At the Existentialist Cafe by Sarah Bakewell
Delightfully written account, leaving the reader free to make sense of it all.

Children’s books

Witchlings by Claribel A. Ortega
Wannabe Witches attempting to graduate to full Witchdom
By author of much-liked Ghost Squad

Loki: A Bad God’s Guide to Being Good by Louie Stowell
Overcame my suspicion of concealed moral-instruction books.

Mouse’s Wood by Alice Melville
Fun starter ‘read to and lift-flaps’ picture book.

Books which don’t need our backingUnless we receive a genuine (non-trade) recommendation, we do not give additional support to books attributed to celebrities, even if they have written them themselves. They don’t need our backing.

TudoRama newsletter 15-21 August 2022

August 22, 2022

I’ve added to my posts on LWD the newsletter sent to my contacts list. If you haven’t subscribed to the newsletter you need to contact me to receive future editions. The newsletter has been a team effort from myself, and Catherine Hull. I take responsibility for any errors of taste that may have slipped through into our final version.

Welcome back to Everyday Creativity, the brainchild of Tudor Rickards.

Each week, we (i.e. TR & CH) round up everything that Tudor has been musing, writing and podcasting about, and take suggestions from readers and listeners for new discussion topics.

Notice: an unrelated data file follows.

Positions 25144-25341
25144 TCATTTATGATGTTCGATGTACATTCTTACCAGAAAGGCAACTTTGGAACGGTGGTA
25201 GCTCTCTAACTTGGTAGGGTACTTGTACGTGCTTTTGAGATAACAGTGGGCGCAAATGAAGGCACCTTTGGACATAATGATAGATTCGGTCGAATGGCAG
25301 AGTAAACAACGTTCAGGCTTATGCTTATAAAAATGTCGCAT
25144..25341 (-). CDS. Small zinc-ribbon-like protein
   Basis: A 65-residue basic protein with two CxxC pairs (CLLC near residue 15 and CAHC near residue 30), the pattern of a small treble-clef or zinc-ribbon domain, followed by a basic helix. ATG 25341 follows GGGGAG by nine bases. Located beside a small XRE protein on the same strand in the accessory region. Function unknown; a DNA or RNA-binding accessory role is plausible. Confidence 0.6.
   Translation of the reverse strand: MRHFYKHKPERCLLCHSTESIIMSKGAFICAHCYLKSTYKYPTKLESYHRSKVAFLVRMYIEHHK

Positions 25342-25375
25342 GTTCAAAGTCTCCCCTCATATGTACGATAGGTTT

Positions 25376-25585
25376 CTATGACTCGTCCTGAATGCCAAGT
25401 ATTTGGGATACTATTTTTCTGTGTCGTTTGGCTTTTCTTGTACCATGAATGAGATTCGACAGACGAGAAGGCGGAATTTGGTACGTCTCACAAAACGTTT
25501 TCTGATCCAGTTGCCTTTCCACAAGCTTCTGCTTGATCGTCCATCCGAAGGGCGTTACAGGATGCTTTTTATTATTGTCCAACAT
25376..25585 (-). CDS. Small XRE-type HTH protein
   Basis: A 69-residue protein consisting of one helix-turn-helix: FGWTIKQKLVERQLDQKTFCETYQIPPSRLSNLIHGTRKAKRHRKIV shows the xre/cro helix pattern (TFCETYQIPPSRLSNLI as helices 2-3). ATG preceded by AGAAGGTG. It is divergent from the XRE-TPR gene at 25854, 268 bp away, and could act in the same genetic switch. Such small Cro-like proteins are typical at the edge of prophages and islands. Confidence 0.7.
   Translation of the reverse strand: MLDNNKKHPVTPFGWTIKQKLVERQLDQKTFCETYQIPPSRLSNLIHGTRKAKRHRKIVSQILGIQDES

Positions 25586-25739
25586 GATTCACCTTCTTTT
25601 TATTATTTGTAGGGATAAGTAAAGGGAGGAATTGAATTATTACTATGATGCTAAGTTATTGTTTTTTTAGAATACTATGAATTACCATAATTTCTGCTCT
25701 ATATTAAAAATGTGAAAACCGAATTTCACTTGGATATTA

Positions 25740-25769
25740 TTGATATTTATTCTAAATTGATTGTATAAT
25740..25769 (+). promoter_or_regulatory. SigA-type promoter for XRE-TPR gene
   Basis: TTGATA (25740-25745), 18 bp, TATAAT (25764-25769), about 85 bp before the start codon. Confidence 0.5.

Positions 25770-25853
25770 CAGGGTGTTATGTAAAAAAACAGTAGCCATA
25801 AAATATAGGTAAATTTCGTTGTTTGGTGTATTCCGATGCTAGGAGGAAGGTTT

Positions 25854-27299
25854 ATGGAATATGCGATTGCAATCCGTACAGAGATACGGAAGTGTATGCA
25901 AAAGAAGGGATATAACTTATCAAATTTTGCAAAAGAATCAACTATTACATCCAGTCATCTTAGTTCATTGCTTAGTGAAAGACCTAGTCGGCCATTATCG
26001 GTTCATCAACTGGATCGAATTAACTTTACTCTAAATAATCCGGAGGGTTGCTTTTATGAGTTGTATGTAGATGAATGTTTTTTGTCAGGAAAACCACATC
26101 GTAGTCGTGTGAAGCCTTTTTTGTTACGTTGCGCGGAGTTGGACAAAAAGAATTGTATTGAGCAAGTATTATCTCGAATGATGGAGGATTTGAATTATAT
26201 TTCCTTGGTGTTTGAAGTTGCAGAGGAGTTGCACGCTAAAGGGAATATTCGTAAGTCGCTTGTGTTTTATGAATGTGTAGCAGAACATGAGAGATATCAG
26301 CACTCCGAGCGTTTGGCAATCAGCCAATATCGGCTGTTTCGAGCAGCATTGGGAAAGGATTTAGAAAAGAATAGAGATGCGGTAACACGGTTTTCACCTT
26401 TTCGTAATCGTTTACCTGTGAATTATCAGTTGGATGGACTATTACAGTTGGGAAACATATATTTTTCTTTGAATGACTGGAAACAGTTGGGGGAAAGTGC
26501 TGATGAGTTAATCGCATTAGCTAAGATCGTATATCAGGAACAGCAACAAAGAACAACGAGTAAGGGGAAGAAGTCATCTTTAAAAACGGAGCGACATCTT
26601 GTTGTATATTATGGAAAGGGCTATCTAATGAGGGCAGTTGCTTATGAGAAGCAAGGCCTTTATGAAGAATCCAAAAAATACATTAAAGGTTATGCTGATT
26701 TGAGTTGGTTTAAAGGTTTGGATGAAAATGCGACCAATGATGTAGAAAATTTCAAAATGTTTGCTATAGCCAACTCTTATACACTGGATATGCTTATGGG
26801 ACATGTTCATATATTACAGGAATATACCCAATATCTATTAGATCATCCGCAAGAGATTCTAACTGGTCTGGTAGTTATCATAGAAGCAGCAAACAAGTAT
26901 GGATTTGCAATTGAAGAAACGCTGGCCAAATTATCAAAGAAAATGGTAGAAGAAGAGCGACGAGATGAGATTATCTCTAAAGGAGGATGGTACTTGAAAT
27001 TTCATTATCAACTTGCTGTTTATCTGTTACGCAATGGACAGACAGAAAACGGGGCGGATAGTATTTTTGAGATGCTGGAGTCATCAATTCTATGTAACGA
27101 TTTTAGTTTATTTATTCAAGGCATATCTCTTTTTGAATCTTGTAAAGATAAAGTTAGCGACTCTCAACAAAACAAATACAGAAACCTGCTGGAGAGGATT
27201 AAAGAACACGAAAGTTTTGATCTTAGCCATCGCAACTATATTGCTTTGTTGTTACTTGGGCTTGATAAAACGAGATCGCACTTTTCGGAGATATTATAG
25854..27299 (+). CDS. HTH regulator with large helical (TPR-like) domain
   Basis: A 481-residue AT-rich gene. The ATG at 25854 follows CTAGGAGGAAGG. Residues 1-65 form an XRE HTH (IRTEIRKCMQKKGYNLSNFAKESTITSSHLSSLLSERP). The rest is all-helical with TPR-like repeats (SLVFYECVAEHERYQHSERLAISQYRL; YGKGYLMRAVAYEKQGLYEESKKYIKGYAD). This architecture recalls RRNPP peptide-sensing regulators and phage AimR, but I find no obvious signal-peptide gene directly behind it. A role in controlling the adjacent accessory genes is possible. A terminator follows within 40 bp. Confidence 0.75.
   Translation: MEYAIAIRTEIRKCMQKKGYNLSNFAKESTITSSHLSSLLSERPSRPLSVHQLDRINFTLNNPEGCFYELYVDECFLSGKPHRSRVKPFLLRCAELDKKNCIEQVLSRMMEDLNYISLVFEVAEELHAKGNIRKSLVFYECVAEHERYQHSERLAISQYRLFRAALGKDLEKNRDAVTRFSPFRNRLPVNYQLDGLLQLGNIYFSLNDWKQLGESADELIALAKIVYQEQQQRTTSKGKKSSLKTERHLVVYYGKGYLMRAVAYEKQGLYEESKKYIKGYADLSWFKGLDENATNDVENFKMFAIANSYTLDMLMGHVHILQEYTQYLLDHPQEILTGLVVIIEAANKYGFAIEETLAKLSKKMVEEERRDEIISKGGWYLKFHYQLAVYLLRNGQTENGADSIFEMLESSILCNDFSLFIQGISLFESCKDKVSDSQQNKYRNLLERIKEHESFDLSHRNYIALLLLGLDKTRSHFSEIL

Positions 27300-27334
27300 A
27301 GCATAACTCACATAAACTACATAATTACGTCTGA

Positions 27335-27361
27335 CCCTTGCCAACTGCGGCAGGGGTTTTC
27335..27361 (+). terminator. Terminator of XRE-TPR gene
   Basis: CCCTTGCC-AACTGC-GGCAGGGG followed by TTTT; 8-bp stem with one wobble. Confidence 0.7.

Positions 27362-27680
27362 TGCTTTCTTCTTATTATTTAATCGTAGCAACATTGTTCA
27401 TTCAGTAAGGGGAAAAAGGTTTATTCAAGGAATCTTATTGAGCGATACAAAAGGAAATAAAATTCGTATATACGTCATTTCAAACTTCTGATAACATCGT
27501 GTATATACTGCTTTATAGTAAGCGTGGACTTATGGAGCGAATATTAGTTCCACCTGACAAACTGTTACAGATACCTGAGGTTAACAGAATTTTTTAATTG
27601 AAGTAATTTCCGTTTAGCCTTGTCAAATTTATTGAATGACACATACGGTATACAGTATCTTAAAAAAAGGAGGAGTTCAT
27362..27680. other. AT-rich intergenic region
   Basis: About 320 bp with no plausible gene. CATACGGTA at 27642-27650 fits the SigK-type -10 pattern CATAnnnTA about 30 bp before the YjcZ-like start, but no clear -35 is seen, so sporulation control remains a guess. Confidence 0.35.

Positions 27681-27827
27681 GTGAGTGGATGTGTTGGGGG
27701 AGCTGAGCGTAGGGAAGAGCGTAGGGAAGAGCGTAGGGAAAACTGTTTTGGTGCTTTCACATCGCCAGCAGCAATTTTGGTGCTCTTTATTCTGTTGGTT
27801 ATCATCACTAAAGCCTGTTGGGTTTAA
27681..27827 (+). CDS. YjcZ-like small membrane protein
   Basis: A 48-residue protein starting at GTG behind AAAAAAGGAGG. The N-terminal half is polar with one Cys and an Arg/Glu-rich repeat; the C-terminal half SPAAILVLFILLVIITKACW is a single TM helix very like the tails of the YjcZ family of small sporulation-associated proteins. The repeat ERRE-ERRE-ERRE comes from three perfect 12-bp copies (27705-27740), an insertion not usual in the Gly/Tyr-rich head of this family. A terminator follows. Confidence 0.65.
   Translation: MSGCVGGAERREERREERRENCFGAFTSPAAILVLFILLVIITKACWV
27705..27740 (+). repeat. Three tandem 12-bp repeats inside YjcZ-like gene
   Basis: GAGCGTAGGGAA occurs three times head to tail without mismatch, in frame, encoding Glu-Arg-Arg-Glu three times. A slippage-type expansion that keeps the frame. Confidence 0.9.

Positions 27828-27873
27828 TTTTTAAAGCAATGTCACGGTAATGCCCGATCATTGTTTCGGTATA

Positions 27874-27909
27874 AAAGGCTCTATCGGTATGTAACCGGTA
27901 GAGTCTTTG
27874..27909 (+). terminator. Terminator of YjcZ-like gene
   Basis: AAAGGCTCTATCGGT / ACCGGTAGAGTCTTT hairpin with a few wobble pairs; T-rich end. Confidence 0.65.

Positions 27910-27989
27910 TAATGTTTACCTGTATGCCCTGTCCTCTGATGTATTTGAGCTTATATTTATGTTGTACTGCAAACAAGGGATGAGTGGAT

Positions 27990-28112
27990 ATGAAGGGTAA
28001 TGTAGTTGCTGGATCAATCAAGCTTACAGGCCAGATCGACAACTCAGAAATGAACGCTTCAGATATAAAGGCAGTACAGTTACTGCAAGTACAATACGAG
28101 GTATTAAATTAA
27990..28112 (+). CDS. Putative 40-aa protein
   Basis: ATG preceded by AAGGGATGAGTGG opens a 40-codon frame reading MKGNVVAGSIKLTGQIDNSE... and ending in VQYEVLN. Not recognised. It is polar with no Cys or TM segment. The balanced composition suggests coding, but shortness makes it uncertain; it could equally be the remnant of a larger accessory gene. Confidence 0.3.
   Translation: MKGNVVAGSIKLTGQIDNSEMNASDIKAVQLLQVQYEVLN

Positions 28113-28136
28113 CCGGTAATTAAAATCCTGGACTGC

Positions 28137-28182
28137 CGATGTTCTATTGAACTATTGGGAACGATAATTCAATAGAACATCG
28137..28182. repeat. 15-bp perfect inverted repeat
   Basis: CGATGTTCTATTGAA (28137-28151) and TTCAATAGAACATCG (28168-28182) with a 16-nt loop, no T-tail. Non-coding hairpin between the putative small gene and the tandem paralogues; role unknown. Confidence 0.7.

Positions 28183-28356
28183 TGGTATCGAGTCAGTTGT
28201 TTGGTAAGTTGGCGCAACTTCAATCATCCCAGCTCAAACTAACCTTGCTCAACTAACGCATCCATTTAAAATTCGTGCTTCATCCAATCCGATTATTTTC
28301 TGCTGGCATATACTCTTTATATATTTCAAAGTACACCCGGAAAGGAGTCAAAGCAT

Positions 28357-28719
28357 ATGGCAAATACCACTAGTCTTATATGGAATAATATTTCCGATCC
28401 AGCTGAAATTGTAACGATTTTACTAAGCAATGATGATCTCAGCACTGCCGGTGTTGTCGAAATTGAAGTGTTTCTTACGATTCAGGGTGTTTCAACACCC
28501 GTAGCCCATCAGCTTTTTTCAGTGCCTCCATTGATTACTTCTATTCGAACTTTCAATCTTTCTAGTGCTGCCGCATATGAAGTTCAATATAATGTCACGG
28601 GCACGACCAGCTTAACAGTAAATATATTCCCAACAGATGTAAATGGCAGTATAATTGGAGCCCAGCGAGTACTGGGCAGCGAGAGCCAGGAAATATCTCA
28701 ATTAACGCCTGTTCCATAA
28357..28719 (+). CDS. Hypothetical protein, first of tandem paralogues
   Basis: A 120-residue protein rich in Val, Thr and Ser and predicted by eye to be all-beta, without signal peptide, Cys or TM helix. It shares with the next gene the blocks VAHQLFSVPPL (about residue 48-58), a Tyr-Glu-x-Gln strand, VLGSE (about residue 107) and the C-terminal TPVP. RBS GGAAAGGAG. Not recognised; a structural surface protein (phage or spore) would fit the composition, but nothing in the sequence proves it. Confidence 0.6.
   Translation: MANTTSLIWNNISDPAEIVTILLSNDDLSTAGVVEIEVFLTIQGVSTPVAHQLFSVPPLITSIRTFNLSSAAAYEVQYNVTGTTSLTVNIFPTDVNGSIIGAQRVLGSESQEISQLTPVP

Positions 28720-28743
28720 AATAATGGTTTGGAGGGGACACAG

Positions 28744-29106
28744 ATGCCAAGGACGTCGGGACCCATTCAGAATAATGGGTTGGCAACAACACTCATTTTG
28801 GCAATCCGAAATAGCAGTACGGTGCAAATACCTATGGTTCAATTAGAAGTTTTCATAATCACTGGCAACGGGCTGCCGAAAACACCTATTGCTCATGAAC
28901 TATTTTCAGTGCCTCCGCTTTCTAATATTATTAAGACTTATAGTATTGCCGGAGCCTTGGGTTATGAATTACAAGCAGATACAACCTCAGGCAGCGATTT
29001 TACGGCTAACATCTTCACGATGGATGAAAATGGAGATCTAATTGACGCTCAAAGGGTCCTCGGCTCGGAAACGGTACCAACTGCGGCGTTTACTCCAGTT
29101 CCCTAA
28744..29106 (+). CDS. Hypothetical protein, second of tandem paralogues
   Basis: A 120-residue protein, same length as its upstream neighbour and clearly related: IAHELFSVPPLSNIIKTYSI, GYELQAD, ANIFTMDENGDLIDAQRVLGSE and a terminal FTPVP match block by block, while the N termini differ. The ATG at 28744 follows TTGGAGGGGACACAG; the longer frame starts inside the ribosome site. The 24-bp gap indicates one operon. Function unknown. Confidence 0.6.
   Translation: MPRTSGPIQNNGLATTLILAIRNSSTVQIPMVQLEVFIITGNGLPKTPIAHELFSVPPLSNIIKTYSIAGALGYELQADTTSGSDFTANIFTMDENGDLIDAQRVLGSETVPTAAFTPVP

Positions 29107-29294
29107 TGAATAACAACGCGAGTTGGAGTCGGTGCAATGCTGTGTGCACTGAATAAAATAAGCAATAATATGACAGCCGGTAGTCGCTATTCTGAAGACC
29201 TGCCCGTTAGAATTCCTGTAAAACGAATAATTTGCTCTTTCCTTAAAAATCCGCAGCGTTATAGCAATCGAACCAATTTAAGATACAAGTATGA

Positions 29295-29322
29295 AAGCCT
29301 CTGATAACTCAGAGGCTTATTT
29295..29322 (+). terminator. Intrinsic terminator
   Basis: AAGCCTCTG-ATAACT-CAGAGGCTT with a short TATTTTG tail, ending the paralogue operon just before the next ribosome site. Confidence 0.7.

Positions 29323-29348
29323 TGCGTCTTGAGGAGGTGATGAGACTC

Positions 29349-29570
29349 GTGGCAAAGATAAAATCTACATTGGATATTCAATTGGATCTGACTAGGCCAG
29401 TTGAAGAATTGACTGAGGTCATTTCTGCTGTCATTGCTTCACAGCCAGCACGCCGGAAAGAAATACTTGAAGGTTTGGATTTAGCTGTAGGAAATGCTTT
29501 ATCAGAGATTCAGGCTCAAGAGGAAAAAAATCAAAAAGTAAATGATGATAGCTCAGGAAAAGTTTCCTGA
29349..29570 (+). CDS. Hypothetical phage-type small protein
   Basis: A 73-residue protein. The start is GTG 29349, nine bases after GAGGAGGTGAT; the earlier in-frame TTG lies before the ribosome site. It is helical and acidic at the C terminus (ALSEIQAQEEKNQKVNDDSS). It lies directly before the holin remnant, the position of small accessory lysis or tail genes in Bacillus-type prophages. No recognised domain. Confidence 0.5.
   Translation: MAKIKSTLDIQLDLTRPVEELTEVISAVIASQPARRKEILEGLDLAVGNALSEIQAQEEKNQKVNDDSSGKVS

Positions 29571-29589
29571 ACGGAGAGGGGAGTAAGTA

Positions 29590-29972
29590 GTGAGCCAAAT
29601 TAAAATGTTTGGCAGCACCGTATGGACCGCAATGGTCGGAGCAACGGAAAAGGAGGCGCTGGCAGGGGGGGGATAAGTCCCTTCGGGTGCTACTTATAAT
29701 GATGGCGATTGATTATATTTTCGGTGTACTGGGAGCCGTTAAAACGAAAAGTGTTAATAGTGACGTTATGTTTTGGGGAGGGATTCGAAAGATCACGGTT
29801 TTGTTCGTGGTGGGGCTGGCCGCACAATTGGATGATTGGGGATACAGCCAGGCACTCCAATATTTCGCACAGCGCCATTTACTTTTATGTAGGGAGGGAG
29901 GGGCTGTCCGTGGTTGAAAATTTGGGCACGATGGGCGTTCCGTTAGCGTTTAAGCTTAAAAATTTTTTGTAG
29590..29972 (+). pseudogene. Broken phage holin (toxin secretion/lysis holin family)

Our podcasts and posts

Give our WordPress blog posts a read on both Leaders We Deserve and Everyday Creativity.

The most popular post this week discusses the state of the England Men’s Cricket Team. 

England cricket re-enters the Stone Age

You can read that here.

The most popular podcast this week talked over the recent heat waves.
A Drought visits Manchester, the Venice of the North

Listen here.

Elsewhere, in this week’s news headlines:

Keir Starmer launches Labour’s ‘fully-costed’ plan for fuel poverty. Boris Johnson, on second summer holiday, is unavailable for comment.
Freya, the celebrity Walrus in Norway is put down for causing risk to human life; she had a habit of clambering onto boats to sunbathe.

The Taliban celebrates the first anniversary of its political victory in Afghanistan. News footage confirms that strict restrictions prevent women from returning to work. No schooling is available to girls. The country also faces a famine after withdrawal of foreign aid.

In England, inflation hits 10%. The Bank of England predicts the figure will take two years to return to its 2% target. The Chancellor is forced to defend his Prime Minister from criticisms over government inaction during his hiatus.
In interesting news from CNN, 95-year-old actress Gina Lollobrigida is running for a seat in the Italian Senate.

The main headlines focus on the national inflation rise, the ‘worst in Europe’.